Strad copies

Laura said: May 2, 2009
Suzuki Association Member
358 posts

Okay, I can no longer stand not knowing the answer to this! I’m sure one or more of you knowledgeable folk can help me out here.

What exactly is meant by a “copy of a Stradivarius”? So many people claim to be selling a “copy of a Stradivarius”, and I wonder how much of a selling feature this really is. I know that many modern violins are cut in the shape/style of Stradivarius violins, i.e. a slightly longer body as opposed to a Guarnarius style which is a slightly wider body. Is that the only distinction?

I’ve also heard of some very rare professional violins that are indeed copies of specific Stradivarius instruments (or other precious master instruments, for that matter) from a certain year, etc.. In such cases, what exactly is being copied? The shape and dimensions? The finish? How about the scratch marks?

Are Stradivarius instruments all that different from one another besides the wood? Aren’t all of these instruments individually unique anyway?

Very curious and confused in this matter.

Laura said: Jun 14, 2009
Suzuki Association Member
358 posts

Any insight into this one yet—or are others as confused as I am?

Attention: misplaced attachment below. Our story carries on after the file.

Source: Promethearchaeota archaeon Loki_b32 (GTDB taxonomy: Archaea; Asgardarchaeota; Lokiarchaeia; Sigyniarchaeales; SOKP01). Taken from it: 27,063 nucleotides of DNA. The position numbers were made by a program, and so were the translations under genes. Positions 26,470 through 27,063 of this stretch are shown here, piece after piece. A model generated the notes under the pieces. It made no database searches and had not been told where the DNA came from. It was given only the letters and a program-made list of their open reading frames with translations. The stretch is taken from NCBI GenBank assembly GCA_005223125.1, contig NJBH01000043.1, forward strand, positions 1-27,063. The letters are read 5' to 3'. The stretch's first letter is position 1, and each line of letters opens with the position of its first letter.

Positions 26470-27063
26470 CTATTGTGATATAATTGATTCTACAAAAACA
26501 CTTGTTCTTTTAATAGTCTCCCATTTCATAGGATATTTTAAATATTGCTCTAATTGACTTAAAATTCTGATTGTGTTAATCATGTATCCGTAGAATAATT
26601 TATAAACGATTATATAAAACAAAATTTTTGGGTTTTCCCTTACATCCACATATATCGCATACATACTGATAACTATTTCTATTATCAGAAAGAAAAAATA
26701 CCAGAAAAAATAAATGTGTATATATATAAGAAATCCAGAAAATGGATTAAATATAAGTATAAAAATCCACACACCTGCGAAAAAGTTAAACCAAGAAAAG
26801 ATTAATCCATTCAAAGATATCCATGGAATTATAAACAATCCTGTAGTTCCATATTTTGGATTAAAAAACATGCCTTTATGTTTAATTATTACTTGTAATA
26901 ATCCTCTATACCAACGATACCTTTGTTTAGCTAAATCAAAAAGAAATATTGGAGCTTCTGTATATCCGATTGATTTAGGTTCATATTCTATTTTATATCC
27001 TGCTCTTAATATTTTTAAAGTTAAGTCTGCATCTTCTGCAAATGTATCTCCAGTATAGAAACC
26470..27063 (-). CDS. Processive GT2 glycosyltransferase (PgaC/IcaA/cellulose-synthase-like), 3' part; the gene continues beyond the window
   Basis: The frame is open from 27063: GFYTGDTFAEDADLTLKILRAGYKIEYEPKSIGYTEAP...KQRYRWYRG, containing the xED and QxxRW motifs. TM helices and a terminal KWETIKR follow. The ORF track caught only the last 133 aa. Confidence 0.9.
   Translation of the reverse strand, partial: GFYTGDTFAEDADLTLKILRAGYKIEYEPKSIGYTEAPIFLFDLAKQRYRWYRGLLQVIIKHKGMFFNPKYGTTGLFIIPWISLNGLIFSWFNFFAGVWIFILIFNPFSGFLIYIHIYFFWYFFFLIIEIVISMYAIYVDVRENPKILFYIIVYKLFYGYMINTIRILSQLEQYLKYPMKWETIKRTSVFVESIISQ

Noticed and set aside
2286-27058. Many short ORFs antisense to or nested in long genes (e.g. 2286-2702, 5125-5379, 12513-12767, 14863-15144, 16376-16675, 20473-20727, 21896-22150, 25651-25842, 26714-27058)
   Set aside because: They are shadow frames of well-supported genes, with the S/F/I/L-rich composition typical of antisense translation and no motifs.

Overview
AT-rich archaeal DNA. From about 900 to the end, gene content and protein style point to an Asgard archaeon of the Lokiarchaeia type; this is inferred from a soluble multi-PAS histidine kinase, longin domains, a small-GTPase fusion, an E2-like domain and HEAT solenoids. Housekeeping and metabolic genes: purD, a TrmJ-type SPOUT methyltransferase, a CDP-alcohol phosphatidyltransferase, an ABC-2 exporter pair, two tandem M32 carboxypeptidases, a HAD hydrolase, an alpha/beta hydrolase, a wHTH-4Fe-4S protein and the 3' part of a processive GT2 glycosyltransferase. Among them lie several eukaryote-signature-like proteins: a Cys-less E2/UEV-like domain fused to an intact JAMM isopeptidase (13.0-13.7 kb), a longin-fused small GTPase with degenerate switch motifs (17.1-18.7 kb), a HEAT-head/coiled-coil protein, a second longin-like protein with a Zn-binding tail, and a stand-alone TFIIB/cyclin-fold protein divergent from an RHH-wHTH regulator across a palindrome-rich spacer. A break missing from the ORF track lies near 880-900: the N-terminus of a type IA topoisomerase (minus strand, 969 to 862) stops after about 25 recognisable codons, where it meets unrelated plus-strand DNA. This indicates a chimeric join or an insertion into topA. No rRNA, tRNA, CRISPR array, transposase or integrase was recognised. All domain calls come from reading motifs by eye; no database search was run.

Connie Sunday said: Jun 17, 2009
Connie SundayViolin, Piano, Viola
667 posts

I asked similar questions on the Maestronet “Pegbox” forum, and was told that Strad, Guarneri, Amati models, etc., are distinguished by fine differences in detail, specifically the shape of the sound holes, the body proportions, etc. Sometimes the distinctions are so small, only an experienced luthier can distinguish them.

I wound not be terribly concerned about this; more often than not, it’s merely a marketing ploy. There are zillions of instruments that have on their label some form of the word Stradivarius, sometimes misspelled, often with the tiny “copie de” above the word (copy of). The vast majority of these are machine made, German student violins, and are not valuable, though people persist in saying they have a Strad. They don’t.

On the other hand, there are very fine instruments based on these models. See:

This instrument is handmade, and comes in the following models: Stradivari, Balastrieri, Ruggieri, Guadagnini, Bergonzi or Guarneri Del Gesu.

Note that the Pegbox is an extremely active forum with a large number of eminent luthiers. I was not able to find anything specific, using their search engine (which is notoriously unproductive), but if I may, I’ll post your query on there and see what they say.

Here is the link to the topic, if you’d care to follow it:

So far, it has two responses, both of them useful, I think.

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